Hotel room key security risks

Often, you’ll stay in a hotel where the reception desk clerk hands you two keycards for your room. While this may seem a magnanimous gesture, it could also spell disaster.

Travel guru Johnny Jet explains:

Often when you check into a hotel, the front desk clerk hands you your key in a sleeve that has your room number written on it. While that’s helpful when you first arrive at the hotel, be sure to remember your hotel room number in your head and don’t keep the key stored in that sleeve.

Why? Well, a high-profile New York woman was dining at a fancy sushi restaurant in L.A. over the weekend of the Academy Awards when someone stole her purse from the back of her chair. Inside her purse was her hotel room key, which was presumably still inside the paper sleeve with her room number on it. What happened next? That’s right! The thief broke into her hotel room and stole $20,000 worth of jewellery. This unfortunate incident is a good reminder for all of us.

First, don’t put your purse on the back of your chair and secondly, don’t store your room key in the sleeve that has your hotel room number written on it. If you must, take a photo of the hotel sleeve or a photo of your room number and store it on your phone. Better still, text yourself your room number with no reference to what the number refers to.

One of Johnny Jet’s readers adds:

“Last week, I had some stuff stolen out of my hotel room. Luckily, it wasn’t valuable, and all was eventually returned. What happened? On check-in, I was given two keycards by the hotel (I prefer not to name the hotel). As usual, when I am traveling alone, I always take one with me and I leave the other keycard in its packet in the room or in the entry slot. Apparently, a disenchanted employee in housekeeping decided to lift the keycard from my room, who in turn gave it to a bad friend. That bad friend then came back later, entered my room without issue and pilfered my stuff. Luckily all my valuables were in the safe. So, the bad employee could not be tracked entering the room at the time of the robbery because it was my keycard that was used. So, my tip is: If you are given two cards, never leave the spare laying around in your room or in the power slot at the front door. Lock it in the safe, or better still, only get one keycard if you are traveling alone.”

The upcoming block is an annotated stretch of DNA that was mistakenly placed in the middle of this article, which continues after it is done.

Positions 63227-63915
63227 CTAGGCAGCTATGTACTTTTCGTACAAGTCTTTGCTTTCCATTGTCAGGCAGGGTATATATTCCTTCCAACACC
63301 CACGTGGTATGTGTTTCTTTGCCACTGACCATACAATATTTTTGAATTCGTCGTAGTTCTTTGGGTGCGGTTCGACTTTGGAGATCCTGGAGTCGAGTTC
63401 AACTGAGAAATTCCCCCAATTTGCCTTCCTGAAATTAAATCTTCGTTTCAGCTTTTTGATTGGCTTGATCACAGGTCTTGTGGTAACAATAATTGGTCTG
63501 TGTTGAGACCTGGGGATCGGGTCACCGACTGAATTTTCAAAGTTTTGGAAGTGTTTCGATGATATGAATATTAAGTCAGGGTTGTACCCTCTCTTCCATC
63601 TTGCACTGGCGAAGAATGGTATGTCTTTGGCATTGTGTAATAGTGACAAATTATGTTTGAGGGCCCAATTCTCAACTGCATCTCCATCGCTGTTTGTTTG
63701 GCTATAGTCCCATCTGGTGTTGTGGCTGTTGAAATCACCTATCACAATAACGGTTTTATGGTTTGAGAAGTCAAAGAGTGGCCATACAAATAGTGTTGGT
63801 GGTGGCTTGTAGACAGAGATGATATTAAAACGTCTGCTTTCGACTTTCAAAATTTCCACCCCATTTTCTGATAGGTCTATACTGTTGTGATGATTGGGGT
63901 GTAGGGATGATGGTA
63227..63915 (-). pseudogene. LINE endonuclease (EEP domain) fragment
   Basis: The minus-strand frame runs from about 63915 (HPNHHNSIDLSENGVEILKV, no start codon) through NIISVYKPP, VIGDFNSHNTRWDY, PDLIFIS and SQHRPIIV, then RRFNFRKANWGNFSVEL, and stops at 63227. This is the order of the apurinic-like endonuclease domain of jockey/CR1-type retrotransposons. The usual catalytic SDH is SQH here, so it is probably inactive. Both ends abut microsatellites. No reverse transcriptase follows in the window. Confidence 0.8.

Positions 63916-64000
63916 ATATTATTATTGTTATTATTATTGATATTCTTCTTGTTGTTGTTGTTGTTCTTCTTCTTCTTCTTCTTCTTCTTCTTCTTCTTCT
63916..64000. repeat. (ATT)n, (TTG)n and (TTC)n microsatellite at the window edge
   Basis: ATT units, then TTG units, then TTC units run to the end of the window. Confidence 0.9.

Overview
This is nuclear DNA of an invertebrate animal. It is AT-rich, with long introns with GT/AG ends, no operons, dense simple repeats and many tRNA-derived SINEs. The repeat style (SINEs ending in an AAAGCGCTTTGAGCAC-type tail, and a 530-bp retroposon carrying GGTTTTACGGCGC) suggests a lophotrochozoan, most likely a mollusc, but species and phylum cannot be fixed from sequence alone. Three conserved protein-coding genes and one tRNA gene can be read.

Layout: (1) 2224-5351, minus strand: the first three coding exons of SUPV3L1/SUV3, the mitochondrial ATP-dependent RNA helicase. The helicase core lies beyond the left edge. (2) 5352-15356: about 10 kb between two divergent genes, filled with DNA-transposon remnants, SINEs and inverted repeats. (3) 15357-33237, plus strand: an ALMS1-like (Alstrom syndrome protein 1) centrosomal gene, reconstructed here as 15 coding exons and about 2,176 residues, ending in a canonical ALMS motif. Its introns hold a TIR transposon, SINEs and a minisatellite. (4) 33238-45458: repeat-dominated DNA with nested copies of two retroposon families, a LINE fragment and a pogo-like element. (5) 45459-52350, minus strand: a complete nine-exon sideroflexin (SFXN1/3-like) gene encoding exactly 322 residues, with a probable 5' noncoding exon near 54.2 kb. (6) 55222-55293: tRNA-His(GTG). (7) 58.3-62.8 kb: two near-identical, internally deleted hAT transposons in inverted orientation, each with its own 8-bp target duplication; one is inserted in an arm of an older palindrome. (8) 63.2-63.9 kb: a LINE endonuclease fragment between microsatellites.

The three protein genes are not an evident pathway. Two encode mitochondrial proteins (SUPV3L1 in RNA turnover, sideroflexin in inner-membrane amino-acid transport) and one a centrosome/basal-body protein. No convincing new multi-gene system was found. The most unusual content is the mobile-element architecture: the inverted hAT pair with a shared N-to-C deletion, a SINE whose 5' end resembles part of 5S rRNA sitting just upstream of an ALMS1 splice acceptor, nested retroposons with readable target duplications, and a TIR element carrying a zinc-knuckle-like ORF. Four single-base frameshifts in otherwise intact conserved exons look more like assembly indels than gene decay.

Whenever I get two keycards for my room, I keep one in my wallet and one in my pocket. That way if I ever get mugged (touch wood that I don’t), at least I have a spare keycard to get back into my room.

What do you do with your spare keycard?

Related articles:
Hotel room fails
Are hotel keycards a security risk?
Hotel extras you actually need

Written by Leon Della Bosca

Leon Della Bosca has worked in publishing and media in one form or another for around 25 years. He's a voracious reader, word spinner and art, writing, design, painting, drawing, travel and photography enthusiast. You'll often find him roaming through galleries or exploring the streets of his beloved Melbourne and surrounding suburbs, sketchpad or notebook in hand, smiling.
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